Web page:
TAKE YOUR BIRDS! – For the love of God, don’t say after the hunt that you don’t want any of the birds. I cannot stand that. TAKE YOUR HARVEST and clean them yourself. Don’t treat the other hunters like you’re a paying customer because if you’re in my spread…you’re not (again, I don’t guide).

Hide – Yes this seems rather obvious, but how many times have you hunted with a guy who sticks out in the spread like a sore thumb? If you’re hunting out of ground blinds, make sure your blind is the most concealed (NOT the least). And offer to help others when your ground blind is done. Waterfowling is a team sport, there is no I in team right? 🙂

Don’t Be Late – Okay, I will be the first to admit I’m a bit anal with this one. Why? Because I’m rarely late. In fact, I’m usually that guy that’s 20-30 minutes early. I cannot stand watching a brightening horizon with a spread that’s not finished. Nobody likes to scramble at shooting time, and I’m no exception. So I recommend trying to arrive early, if not on time. You’ll lose a lot of hunting partners otherwise.

Be Safe – Okay so this should be TOTALLY obvious but you should always think safety 100% of the time. Don’t EVER point your gun in the direction of another hunter, and be very aware of your shooting lane. DO NOT swing your gun near another hunter. I have permanent hearing loss from jerks that have done this to me. It’s NOT cool. I even had a guy once have his gun go off in his blind while I was walking in front of it (shot my feet and knocked me down…amazingly I walked away without a scratch). This should probably be #1 but again, this should be obvious or you should NOT be hunting.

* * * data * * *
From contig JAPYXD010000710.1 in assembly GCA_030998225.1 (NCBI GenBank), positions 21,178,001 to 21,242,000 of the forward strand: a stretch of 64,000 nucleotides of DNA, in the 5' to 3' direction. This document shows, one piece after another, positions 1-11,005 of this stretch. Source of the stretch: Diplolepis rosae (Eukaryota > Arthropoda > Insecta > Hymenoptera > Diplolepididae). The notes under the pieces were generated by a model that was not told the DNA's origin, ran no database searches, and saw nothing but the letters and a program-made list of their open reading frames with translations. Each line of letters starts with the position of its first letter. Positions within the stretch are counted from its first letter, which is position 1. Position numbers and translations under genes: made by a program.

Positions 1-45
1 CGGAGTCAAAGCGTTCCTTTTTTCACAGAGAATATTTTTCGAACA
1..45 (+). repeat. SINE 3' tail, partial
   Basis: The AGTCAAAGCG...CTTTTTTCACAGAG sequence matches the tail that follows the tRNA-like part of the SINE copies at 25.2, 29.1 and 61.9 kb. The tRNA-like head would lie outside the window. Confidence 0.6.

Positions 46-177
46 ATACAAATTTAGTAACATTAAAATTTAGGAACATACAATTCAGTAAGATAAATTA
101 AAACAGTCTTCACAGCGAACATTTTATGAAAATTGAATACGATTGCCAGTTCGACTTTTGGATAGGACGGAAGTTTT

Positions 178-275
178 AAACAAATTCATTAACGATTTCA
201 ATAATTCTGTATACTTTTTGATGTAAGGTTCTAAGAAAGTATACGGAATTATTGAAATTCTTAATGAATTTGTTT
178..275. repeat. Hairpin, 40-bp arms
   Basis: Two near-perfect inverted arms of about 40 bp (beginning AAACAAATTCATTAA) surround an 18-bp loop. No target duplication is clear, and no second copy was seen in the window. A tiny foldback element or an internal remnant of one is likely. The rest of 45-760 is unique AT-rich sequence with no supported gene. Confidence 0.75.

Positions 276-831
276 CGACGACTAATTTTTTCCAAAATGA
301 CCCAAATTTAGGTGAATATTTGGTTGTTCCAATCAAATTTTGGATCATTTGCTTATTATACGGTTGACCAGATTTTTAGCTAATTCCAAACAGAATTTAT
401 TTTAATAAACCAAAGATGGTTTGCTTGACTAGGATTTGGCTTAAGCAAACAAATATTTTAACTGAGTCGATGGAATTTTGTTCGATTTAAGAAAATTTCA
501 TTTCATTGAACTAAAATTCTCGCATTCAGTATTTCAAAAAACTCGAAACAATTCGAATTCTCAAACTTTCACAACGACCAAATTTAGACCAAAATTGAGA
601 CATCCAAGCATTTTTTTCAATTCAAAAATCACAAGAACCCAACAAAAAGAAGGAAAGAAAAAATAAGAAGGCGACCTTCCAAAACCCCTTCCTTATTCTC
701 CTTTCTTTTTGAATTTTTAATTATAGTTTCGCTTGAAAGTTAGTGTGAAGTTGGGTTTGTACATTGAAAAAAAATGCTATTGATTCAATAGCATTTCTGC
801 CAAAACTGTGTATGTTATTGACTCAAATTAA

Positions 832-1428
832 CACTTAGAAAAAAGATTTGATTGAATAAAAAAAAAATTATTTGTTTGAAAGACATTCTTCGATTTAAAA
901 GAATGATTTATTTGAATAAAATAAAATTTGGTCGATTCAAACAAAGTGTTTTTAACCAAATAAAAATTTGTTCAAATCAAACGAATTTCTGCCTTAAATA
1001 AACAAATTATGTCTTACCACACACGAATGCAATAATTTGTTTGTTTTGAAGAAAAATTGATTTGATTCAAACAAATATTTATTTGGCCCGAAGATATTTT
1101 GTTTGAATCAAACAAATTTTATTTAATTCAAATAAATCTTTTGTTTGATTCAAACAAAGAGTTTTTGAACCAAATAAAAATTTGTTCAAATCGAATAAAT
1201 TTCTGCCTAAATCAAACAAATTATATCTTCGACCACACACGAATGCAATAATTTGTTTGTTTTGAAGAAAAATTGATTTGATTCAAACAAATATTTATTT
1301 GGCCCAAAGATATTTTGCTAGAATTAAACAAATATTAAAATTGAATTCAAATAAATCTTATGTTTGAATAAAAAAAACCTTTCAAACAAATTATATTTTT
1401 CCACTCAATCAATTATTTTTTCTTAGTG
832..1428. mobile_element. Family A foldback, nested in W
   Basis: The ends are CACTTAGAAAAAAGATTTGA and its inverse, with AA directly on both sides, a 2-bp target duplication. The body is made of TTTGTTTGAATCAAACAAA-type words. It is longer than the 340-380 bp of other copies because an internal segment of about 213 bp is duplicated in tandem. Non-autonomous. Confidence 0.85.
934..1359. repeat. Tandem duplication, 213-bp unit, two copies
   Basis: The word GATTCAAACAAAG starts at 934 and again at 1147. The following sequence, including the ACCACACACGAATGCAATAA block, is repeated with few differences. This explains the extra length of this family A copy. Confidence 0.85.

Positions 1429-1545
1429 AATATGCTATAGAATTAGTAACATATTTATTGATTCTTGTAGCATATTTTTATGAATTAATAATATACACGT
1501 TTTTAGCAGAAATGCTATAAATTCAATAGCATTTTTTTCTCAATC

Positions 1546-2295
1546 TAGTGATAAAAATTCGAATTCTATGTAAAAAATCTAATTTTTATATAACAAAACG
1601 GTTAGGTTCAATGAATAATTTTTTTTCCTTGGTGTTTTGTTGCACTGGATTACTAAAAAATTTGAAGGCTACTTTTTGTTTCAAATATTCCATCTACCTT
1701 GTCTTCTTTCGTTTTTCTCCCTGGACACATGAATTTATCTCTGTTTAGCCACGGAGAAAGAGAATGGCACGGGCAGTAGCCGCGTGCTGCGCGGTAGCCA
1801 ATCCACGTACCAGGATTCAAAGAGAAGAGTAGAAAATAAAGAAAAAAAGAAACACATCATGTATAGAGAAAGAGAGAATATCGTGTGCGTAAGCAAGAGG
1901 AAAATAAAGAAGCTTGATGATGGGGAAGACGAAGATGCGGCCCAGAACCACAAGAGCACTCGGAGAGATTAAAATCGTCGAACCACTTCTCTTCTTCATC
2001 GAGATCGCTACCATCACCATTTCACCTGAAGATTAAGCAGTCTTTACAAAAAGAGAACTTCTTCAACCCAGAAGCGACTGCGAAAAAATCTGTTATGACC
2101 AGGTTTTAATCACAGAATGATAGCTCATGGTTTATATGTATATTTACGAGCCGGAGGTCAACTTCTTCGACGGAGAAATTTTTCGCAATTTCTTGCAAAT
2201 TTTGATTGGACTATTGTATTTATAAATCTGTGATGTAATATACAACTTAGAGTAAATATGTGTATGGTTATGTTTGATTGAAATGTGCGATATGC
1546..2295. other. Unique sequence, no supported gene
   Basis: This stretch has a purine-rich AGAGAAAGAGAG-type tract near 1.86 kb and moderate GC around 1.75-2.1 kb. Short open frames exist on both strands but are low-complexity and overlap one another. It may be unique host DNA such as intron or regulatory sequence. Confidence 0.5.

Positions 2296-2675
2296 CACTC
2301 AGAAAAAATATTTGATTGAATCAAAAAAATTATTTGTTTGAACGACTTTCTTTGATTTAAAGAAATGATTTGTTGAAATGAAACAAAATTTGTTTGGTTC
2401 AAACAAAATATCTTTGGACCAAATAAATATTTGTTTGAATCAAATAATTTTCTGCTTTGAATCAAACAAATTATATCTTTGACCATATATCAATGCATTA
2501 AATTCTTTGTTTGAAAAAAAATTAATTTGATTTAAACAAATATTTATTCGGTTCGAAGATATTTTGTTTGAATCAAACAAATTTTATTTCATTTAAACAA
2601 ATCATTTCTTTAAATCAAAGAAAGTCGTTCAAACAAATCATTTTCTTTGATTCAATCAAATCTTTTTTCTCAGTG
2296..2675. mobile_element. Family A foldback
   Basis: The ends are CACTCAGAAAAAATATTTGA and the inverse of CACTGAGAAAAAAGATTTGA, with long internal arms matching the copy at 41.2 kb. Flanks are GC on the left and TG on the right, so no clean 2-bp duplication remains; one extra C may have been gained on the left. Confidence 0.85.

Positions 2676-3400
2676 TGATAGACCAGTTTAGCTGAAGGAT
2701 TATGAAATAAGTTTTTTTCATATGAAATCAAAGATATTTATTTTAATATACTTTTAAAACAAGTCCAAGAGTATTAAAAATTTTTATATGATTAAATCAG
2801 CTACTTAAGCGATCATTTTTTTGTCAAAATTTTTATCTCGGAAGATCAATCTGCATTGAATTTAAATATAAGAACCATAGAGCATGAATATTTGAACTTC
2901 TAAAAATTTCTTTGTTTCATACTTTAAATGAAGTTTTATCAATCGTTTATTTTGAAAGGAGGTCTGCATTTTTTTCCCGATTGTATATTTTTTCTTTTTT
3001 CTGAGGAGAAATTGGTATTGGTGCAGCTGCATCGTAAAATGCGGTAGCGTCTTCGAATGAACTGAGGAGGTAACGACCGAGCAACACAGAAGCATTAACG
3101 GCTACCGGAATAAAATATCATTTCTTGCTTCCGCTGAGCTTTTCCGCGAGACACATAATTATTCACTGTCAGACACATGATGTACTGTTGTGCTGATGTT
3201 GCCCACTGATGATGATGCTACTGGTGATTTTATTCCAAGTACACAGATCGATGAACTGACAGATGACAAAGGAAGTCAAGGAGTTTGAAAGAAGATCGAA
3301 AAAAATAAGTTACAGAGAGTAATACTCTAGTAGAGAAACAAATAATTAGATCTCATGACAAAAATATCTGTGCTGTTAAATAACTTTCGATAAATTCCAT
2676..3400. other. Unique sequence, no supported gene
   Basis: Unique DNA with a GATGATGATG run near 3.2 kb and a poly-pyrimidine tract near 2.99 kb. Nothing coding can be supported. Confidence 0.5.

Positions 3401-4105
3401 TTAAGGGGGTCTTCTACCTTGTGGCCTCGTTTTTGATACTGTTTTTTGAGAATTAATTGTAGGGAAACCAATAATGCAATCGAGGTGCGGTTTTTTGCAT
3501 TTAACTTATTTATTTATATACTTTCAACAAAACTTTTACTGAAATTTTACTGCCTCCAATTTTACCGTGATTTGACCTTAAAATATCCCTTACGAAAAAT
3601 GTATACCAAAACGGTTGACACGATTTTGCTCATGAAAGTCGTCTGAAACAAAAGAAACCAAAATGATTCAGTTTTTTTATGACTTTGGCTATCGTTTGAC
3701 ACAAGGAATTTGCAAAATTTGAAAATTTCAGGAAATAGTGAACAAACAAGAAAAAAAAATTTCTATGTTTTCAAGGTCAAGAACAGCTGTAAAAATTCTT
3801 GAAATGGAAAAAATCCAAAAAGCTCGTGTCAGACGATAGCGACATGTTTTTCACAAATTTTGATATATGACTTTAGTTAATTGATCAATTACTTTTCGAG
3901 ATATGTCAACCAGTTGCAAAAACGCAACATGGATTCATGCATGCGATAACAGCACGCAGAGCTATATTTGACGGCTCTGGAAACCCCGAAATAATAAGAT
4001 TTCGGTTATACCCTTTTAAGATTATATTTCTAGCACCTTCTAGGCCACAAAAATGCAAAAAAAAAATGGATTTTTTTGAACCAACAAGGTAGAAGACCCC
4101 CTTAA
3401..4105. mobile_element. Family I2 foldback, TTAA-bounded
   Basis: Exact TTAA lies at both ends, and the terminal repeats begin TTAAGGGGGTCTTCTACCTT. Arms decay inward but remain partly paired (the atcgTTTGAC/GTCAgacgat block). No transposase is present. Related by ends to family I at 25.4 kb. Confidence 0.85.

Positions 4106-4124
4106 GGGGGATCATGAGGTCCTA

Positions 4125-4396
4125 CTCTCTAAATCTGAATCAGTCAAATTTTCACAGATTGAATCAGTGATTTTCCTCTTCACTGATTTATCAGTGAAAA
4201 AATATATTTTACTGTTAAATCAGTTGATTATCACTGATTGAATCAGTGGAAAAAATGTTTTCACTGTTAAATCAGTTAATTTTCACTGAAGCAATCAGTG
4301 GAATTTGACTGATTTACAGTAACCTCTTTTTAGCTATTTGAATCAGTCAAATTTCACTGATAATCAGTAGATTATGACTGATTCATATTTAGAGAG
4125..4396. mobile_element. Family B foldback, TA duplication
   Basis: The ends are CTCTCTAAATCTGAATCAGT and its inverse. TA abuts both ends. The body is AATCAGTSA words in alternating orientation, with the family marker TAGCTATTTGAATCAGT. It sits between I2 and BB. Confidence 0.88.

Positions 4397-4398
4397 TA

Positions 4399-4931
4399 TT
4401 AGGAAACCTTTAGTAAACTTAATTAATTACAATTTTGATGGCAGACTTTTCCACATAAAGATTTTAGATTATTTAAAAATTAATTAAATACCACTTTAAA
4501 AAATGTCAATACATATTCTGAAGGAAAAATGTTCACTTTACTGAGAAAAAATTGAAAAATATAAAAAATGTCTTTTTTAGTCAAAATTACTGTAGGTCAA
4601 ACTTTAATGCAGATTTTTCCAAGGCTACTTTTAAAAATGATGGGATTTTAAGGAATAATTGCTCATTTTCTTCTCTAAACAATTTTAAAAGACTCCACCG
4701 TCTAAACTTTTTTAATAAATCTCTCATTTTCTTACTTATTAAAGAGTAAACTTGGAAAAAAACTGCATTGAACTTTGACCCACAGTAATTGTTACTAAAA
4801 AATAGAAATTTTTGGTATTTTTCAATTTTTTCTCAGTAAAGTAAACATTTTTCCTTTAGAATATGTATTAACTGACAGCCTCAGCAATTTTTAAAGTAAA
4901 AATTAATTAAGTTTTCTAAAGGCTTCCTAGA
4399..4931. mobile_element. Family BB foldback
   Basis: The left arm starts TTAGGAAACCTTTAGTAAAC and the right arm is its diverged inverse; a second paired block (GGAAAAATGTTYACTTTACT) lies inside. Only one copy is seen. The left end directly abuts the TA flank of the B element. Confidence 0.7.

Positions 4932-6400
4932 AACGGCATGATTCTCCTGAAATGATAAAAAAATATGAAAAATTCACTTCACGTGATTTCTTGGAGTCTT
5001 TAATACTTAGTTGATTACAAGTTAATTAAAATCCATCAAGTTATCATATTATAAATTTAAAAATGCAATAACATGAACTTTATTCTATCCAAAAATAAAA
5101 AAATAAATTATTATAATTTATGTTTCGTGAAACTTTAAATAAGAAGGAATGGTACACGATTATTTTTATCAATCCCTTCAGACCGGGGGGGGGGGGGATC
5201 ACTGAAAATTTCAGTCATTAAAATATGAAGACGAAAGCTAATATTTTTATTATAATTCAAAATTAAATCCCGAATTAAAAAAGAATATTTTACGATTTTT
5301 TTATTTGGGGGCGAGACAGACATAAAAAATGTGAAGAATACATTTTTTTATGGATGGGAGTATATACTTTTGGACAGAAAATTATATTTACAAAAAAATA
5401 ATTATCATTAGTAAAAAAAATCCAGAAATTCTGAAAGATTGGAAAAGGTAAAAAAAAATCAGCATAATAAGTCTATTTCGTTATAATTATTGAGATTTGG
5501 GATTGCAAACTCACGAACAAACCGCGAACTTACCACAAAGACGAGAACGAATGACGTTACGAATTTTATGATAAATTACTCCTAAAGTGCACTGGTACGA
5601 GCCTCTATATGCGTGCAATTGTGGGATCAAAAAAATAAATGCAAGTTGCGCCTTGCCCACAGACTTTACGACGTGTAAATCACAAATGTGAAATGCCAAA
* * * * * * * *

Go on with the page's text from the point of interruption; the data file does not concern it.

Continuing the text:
No Face Mask – Okay, so this may be also a tad anal, but I will mention it.  If you’re hunting out of a blind or wearing whites for example, then you should ALWAYS have a face mask.  I buy face masks by the dozen online because I’m so used to loan them out.  They’re $15-30…get one.

Be Respectful on Social – This really doesn’t bother me at all, but for many it does.  Pretend there are 5 guys hunting that day and you had a bang-up shoot.  Don’t start posting all over social media like you’re the reason it happened.  Let those who made the hunt happen post the photos….they can always tag you, right?


Snow Goose Tornado
When a great hunt comes together, it’s a direct result of good planning and concealment.

The purpose of writing this article wasn’t to put anyone on blast or to prove how anal I am in the field, it’s to show how to have common courtesy. Hunting is supposed to be fun, but it can turn into the opposite real quick if someone isn’t reading the same book of ethics.

A good idea is to have a quick meeting right away in the morning when you get in the field. Explain the decoy setup, where and how we’ll hide, and all those minor details that waterfowlers love to ponder. If everyone is on the same page, you have a better chance of the hunt going smooth.

As I write this, I’m only days away from our waterfowl hunting opener here in North Dakota. I cannot wait for the sights, smells, and sounds of the prairie when it erupts with waterfowl. I will be sharing it again this year with my kids, and I’m excited to watch my kids evolve into responsible, respectable hunters. And I’m sure a couple of my buddies will be there, you know who you are.

So get out there and enjoy waterfowling, but make sure you do it right or you may end up being “That guy”.

Good Hunting Everyone